QUT ePrints

Fatigue issues for metropolitan bus drivers: Ramifications of quantitative and qualitative research findings for safety management

Biggs, Herbert C., Dingsdag, Donald P., & Stenson, Nicholas J. (2006) Fatigue issues for metropolitan bus drivers: Ramifications of quantitative and qualitative research findings for safety management. In 2006 Australasian Road Safety Research, Policing and Education Conference, 25-27 October 2006, Surfers Paradise, Queensland.

Abstract

Metropolitan bus drivers operating in urban areas are exposed daily to a stressful and distracting work environment. To date, there has been a dearth of research exploring whether these factors cause fatigue in this population. The present study aimed to provide insight into metropolitan bus driver fatigue. The study was conducted in two phases. Firstly, focus groups were held at five bus depots an Australian capital city. The findings from these focus groups were incorporated into the second phase, a questionnaire study completed by 249 drivers in the same city. On reviewing the findings of the two phases, several fatigue issues were identified, including unrealistic scheduling and the according inability of drivers to take breaks, and the effects of managerial support. There was a lesser support in the questionnaire for the themes of ticketing policing, passenger interaction, shift irregularity and road user interactions as fatigue factors. The themes of cabin ergonomics and extended shift cycles failed to emerge in the questionnaire phase. Consideration is given as to why such factors are believed by drivers to be significant in increasing their levels of fatigue, and the ramifications of these findings in the context of future transit services management are also discussed.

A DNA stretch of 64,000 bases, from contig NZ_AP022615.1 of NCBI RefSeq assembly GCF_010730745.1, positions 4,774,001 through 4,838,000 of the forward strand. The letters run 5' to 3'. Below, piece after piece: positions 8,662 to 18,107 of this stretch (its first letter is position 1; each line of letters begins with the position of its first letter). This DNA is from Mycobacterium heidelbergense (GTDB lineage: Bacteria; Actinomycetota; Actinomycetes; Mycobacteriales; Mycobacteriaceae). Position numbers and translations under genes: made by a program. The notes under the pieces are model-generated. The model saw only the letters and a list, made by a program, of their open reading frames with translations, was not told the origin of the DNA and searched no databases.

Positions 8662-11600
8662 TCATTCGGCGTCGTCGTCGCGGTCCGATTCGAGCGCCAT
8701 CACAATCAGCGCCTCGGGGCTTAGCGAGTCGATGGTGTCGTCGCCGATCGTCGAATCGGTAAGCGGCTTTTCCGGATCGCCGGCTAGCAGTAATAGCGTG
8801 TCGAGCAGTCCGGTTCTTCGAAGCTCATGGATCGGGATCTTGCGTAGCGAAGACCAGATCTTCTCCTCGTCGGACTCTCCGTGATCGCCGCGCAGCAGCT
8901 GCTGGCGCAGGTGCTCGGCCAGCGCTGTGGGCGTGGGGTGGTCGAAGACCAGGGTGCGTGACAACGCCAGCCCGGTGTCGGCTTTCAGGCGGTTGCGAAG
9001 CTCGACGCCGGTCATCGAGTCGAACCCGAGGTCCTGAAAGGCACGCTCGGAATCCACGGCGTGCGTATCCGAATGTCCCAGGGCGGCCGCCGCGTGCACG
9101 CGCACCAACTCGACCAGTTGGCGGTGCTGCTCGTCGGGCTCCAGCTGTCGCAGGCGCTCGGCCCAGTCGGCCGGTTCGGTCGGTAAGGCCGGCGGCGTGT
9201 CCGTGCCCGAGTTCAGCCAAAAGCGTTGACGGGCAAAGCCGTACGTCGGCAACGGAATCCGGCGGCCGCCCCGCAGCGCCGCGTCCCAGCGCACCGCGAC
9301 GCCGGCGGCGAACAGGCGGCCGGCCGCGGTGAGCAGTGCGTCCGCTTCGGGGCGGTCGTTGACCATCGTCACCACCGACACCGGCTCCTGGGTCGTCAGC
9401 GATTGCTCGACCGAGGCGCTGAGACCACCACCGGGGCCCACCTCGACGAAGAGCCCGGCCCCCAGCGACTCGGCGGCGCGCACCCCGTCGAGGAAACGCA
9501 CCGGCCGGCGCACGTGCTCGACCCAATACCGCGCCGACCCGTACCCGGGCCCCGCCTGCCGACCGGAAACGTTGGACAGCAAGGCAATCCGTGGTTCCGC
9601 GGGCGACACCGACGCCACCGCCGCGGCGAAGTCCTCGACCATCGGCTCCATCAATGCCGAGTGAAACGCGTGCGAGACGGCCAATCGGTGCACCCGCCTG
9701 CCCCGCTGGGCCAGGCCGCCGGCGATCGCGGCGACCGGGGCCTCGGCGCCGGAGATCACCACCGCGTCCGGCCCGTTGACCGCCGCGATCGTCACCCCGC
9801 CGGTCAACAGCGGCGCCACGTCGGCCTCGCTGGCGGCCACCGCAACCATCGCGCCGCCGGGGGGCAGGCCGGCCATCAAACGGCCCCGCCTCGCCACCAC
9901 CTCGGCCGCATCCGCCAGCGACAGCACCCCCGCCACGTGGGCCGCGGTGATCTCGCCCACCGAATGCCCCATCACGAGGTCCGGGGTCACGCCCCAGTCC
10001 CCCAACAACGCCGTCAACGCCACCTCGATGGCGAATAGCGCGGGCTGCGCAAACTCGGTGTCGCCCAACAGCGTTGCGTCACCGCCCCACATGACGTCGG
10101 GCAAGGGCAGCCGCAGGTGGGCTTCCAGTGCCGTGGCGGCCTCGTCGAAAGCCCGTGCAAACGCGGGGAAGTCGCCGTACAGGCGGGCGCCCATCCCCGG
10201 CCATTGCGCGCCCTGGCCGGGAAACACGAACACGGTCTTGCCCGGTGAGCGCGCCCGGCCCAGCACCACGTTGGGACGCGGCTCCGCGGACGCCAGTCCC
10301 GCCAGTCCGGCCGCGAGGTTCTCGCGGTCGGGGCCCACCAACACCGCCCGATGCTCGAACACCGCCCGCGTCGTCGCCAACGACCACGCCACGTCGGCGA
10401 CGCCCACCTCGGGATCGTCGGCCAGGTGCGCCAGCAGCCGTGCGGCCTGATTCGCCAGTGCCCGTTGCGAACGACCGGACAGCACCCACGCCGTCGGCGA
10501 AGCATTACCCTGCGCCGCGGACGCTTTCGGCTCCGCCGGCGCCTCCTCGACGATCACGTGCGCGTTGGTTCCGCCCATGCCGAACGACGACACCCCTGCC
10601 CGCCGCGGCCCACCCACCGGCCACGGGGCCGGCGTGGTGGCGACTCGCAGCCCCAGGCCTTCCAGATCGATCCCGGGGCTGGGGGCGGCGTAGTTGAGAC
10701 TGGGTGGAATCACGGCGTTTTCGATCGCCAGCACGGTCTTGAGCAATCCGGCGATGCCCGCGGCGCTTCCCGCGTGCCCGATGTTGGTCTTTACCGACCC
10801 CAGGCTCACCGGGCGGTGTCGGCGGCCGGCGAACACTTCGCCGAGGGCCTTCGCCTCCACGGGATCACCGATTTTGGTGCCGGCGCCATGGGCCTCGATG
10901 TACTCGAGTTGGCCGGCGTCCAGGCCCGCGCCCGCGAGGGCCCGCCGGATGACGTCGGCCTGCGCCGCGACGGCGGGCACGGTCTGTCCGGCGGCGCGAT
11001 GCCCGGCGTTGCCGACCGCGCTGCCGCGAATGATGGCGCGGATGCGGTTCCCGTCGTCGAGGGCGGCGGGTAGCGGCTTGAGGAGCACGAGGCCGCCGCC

Impact and interest:

Citation countsare sourced monthly from Scopus and Web of Science® citation databases.

These databases contain citations from different subsets of available publications and different time periods and thus the citation count from each is usually different. Some works are not in either database and no count is displayed. Scopus includes citations from articles published in 1996 onwards, and Web of Science® generally from 1980 onwards.

Citations counts from the Google Scholar™ indexing service can be viewed at the linked Google Scholar™ search.

Full-text downloads:

1,491 since deposited on 31 Aug 2007
120 in the past twelve months

Full-text downloadsdisplays the total number of times this work’s files (e.g., a PDF) have been downloaded from QUT ePrints as well as the number of downloads in the previous 365 days. The count includes downloads for all files if a work has more than one.

ID Code: 9264
Item Type: Conference Paper
Additional URLs:
Subjects: Australian and New Zealand Standard Research Classification > PSYCHOLOGY AND COGNITIVE SCIENCES (170000) > PSYCHOLOGY (170100) > Sensory Processes Perception and Performance (170112)
Australian and New Zealand Standard Research Classification > COMMERCE MANAGEMENT TOURISM AND SERVICES (150000) > TRANSPORTATION AND FREIGHT SERVICES (150700) > Road Transportation and Freight Services (150703)
Australian and New Zealand Standard Research Classification > MEDICAL AND HEALTH SCIENCES (110000) > PUBLIC HEALTH AND HEALTH SERVICES (111700) > Environmental and Occupational Health and Safety (111705)
Divisions: Current > Research Centres > Centre for Accident Research & Road Safety - Qld (CARRS-Q)
Current > QUT Faculties and Divisions > Faculty of Health
Current > Institutes > Institute of Health and Biomedical Innovation
Copyright Owner: Copyright 2006 (please consult author)
Deposited On: 31 Aug 2007
Last Modified: 29 Feb 2012 23:24

Export: EndNote | Dublin Core | BibTeX

Repository Staff Only: item control page